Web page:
Banks want to trade currencies - and buy and sell currency options - privately, not just through the Chicago Mercantile Exchange and other regulated markets. Critics say this would rock Wall Street.

When the Commodity Futures Trading Commission, or CFTC, brought charges against William Dunn and Delta Commodities, regulators believed they had a flawless case. Dunn, a trader at Delta, had been selling currency options, or forward contracts, privately, without going through a futures exchange as required by law.

But Dunn and Delta appealed the case to the 2nd U.S. Circuit Court of Appeals in New York, arguing that their actions were not covered by the law due to an oversight in its phrasing. After much debate, the court deferred the case to the U.S. Supreme Court. This fall, the high court will hear arguments that could have dramatic ramifications, possibly eliminating all federal fraud and manipulation provisions from the laws governing currency trading .

The key concern in the Dunn case involves what is known as the interbank foreign-exchange market. American banks, including First National Bank of Chicago, the Bank of New York and Citibank, conduct about $1.3 trillion in "forex" transactions - exchanges of dollars, pounds, marks and yens - daily with counterparts in London, Berlin and Tokyo. These are private transactions conducted by sophisticated professionals.

But some in the industry wonder if these activities should be conducted on a public futures exchange and regulated by the CFTC. Speculative currency options, as opposed to currency trades, are regulated instruments subject to CFTC overview. If the Supreme Court rules in Dunn's favor, however, it will permit traders on the exchanges to buy and sell options on the private markets, away from the futures pits in New York and Chicago.

"Simply put, unless we win that case, we could lose the bulk of our markets," says Patrick Arbor, chairman of the Chicago Board of Trade, or CBOT, one of the largest futures markets in the world. "And if that happens, you won't have to worry about reauthorizing the CFTC, because it will have few viable markets left to regulate."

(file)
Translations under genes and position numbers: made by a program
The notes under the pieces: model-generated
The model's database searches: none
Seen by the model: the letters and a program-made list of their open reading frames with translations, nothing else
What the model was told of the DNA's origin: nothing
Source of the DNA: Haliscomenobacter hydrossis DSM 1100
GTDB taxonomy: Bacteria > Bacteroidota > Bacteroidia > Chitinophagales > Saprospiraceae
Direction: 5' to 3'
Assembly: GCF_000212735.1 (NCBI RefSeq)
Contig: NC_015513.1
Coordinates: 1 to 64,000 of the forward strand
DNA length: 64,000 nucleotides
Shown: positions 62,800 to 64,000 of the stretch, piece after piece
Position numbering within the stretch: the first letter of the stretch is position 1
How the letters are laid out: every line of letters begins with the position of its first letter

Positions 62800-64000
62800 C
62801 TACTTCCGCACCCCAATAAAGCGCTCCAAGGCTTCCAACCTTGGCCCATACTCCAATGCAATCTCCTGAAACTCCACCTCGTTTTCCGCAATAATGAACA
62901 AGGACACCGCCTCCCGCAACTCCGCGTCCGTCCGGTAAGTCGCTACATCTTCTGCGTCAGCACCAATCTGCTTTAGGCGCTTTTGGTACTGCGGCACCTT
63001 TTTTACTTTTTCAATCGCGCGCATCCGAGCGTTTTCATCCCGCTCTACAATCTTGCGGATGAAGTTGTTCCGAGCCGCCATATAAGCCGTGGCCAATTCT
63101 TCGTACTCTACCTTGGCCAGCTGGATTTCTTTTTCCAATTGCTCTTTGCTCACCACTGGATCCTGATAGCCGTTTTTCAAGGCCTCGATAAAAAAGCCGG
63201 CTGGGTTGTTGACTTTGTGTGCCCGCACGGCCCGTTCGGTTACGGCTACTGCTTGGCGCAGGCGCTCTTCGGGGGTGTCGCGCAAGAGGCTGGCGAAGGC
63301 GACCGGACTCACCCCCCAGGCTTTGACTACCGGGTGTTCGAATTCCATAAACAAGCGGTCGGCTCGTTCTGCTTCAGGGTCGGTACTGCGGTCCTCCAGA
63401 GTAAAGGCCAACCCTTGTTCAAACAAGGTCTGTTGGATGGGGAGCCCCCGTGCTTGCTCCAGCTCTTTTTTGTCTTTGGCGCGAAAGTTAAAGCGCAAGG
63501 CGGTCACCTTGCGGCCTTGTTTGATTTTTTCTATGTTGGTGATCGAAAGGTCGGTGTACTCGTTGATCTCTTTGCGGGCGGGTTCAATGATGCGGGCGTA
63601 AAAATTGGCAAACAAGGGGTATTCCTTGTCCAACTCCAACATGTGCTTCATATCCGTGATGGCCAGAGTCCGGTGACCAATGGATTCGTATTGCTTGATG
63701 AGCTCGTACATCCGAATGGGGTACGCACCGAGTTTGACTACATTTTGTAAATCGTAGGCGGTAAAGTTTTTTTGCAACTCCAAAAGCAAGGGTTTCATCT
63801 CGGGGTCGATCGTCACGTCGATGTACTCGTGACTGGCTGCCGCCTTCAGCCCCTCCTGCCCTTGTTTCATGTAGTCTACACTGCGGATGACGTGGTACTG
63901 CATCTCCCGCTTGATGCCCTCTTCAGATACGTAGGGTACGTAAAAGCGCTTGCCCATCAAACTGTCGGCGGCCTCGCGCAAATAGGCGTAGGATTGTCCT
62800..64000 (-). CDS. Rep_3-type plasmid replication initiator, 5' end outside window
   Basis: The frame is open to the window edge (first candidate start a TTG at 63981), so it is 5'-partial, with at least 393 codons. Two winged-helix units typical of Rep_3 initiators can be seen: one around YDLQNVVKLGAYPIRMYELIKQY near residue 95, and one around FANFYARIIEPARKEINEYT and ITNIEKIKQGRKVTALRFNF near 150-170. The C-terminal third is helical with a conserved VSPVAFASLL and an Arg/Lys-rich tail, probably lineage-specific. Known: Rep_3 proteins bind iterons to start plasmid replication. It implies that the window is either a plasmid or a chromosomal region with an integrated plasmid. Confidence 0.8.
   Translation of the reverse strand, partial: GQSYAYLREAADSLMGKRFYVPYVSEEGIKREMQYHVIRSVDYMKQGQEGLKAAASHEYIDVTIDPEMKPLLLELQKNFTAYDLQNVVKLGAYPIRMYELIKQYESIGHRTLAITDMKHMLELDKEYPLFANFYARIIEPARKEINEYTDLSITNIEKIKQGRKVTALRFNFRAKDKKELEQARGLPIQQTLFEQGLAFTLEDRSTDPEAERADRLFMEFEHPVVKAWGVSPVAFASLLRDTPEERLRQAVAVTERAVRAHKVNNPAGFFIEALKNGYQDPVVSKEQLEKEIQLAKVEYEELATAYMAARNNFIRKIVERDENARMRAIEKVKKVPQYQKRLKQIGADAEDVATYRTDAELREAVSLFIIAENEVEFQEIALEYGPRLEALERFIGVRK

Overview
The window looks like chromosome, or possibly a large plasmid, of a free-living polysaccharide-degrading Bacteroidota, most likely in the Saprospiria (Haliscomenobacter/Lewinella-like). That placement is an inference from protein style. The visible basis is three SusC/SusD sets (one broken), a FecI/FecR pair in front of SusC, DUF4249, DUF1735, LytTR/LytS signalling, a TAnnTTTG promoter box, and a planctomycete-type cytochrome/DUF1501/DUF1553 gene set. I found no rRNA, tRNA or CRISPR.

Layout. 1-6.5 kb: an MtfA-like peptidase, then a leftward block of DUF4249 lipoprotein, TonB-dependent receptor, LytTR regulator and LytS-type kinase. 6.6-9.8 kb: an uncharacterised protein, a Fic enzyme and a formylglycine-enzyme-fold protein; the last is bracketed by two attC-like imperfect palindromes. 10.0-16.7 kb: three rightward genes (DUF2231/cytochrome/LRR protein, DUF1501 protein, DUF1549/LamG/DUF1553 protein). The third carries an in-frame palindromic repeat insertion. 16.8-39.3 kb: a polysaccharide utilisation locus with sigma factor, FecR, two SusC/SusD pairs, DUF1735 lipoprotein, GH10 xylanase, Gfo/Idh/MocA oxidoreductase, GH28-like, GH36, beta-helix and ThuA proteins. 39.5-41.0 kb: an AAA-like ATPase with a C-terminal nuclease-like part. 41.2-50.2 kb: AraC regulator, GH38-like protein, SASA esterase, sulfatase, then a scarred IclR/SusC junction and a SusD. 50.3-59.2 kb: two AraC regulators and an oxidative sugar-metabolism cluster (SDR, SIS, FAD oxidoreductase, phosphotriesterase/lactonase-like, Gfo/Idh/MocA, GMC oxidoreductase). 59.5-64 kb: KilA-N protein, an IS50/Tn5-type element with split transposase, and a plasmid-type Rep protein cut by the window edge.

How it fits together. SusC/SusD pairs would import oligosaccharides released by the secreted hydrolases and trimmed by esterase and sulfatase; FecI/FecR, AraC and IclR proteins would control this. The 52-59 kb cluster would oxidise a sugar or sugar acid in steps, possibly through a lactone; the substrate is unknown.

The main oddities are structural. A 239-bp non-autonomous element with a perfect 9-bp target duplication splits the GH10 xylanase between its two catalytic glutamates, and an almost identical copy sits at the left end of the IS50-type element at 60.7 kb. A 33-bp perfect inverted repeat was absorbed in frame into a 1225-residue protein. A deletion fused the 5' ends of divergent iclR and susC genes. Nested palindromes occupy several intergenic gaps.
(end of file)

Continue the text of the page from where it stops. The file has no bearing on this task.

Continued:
The CFTC, the CBOT and other trade groups have filed friend-of-the-briefs briefs, each urging the court to interpret the laws in a different way. "We think the existing statutory regulations are adequate," John Gaine, general counsel of the Managed Futures Association, tells Insight. "That's been our position. But any guess as to what would happen on the court is rank speculation."

Acting U.S. Solicitor General Walter Dellinger had asked the court to delay its hearing, noting that Treasury Secretary Robert Rubin was reviewing the law and considering changes, but the court denied the request. Frustrated, the futures exchanges took their case to Capitol Hill. Senate Agriculture Committee Chairman Richard Lugar of Indiana and Sen. Patrick Leahy of Vermont, the ranking Democrat on the committee, are expected to introduce a proposal designed to revamp the futures-trading laws by the first week in September, according to legislative aides and industry insiders. Though the bill is not likely to move this year - Congress is expected to adjourn for the year in October - it sends a message to the court that legislators can handle the issue.

"This has been a time of rapid and dramatic change in futures and options trading," said Lugar in a prepared statement. "Our responsibility is to maintain public confidence in the markets. There is strong public interest in maintaining viable futures markets as a means of price discovery and risk management."

Lugar and Leahy are consulting with Rubin and CFTC Chairwoman Brooksley Born, seeking advice about the proper wording for the legislation. "We would appreciate hearing relevant views before the Labor Day holiday," wrote Lugar and Leahy in Aug. 1 letter to Rubin. But a spokeswoman for the Supreme Court tells Insight the court can "take as long as it wants to" in reviewing the Dunn case. Until then, nothing passed by the Congress or Treasury will have final authority over the world's money-changers.

COPYRIGHT 1996 News World Communications, Inc.

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